Nassau County Legislator Delia DeRiggi-Whitton, a Democrat from Glen Cove, introduced legislation on Aug. 7 that she and her fellow Democrats hope will help curb prescription opioid addiction and overdoses.
Under the Pharmacy Opioid Notice Law, which is now a bill, all pharmacies in Nassau County would be required to post prominent signs warning of the dangers of opioid addiction, or else face fines.
The signs would read, “Medications containing opioids are addictive and subject to abuse. Use opioids only as directed by your physician. If you or someone you know has a problem with addiction, you can call 1-877-8-HOPENY.”
They would be printed in English, Spanish and Haitian Creole, and would be provided by the county if requested by a pharmacy.
Pharmacies that do not comply with the law would be fined $100 for a first offense, and $500 for subsequent offenses.
“This notice might seem like a small step, but it can have a big impact,” DeRiggi-Whitton said at a news conference. “In just the few moments you stand waiting at the pharmacy counter to pick up a prescription for either yourself, your child or family member, this notice might give you pause and remind you that these prescription drugs need to be taken with care and monitored closely so as not to lead to the tragedy of addiction.”
The legislation must receive majority approval in the County Legislature.
Volunteer EMT and Glen Cove Youth Board member Tony Jiminez agreed with DeRiggi-Whitton. “I believe opioid abuse has reached epidemic proportions here in Nassau, sadly, going from bad to worse,” he said. “We must do everything we can to both educate the public and eliminate the problem, and Legislator Delia DeRiggi-Whitton’s bill is a step forward towards doing that.”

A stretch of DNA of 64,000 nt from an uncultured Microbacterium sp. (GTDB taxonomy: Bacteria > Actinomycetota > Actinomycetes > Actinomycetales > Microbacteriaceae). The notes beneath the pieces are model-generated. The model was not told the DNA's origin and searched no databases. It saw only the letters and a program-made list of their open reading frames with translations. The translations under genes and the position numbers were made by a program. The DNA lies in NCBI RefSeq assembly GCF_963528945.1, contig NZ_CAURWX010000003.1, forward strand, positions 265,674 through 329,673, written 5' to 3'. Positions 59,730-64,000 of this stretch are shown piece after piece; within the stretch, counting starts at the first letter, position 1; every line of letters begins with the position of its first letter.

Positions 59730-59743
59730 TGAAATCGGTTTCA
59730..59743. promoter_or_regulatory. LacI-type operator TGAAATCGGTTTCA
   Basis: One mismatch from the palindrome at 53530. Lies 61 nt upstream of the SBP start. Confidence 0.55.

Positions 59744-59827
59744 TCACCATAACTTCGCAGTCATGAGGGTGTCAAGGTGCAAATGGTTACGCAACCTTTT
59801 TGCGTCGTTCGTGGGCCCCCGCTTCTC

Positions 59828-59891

RoseMarie Sherry, of Glen Cove, whose teenage son struggled with opioid addiction at one point, also joined DeRiggi-Whitton in announcing the legislation. “As a mom who was blindsided by the disease of addiction that attacked my family, I can tell you that what I have in common with my fellow Glen Cove moms and fellow Nassau families — that we are not a very unique story,” she said. “We could be any family on Long Island. If we had received more warning of how addictive these medications are, maybe our family’s nightmare could have been prevented.”
In documents supporting the legislation, DeRiggi-Whitton noted that 493 opioid-related deaths had been confirmed in Nassau and Suffolk counties in 2016, and 498 have been confirmed in Nassau alone since 2011.
“We’re in the midst of a crisis, and we’ve been in the midst of this crisis for many, many years,” said State Assemblyman Charles Lavine, a Democrat from Glen Cove. “The more we can do to educate the public on the dangers, especially of prescribed or so called ethical drugs, the better off we will be.”
This “public health crisis,” DeRiggi-Whitton said, can only be remedied with an “aggressive public health education campaign that educates, cautions and reminds both patients and parents at the very pharmacy counter where they may first encounter the drugs via prescription by their physician.”
Assemblyman Michael Montesano, a Republican from Glen Head, said that while opioid addiction is a big problem, pharmacists shouldn’t be fully responsible for addressing the issue. “I always believe that in all of these circumstances, education is the biggest issue,” Montesano said. “To put this burden on the pharmacist, I don’t think it’s incumbent for them to deal with this.”
Assemblyman Ed Ra, a Republican from Franklin Square, said that he supports DeRiggi-Whitton’s bill. “We’ve seen people get addicted, which leads to more addictive drug use, and I know it’s a part of the problem,” Ra said. “The state has tried to do a number of things to monitor prescriptions, and I don’t think Delia’s bill is a bad idea. It seems like it will be simple enough to just post a sign.”
Claudia Marra, a schoolteacher and mother who lost her husband in 2009 to an overdose of fentanyl that was prescribed to him, said on Aug. 9 that she supported the legislation.
“It’s a step in the right direction, for sure,” Marra, of Glen Cove, said. “Finally legislators are realizing that this is going to get worse if we don’t try and change something, and change it fast.”
The legislation is currently under review.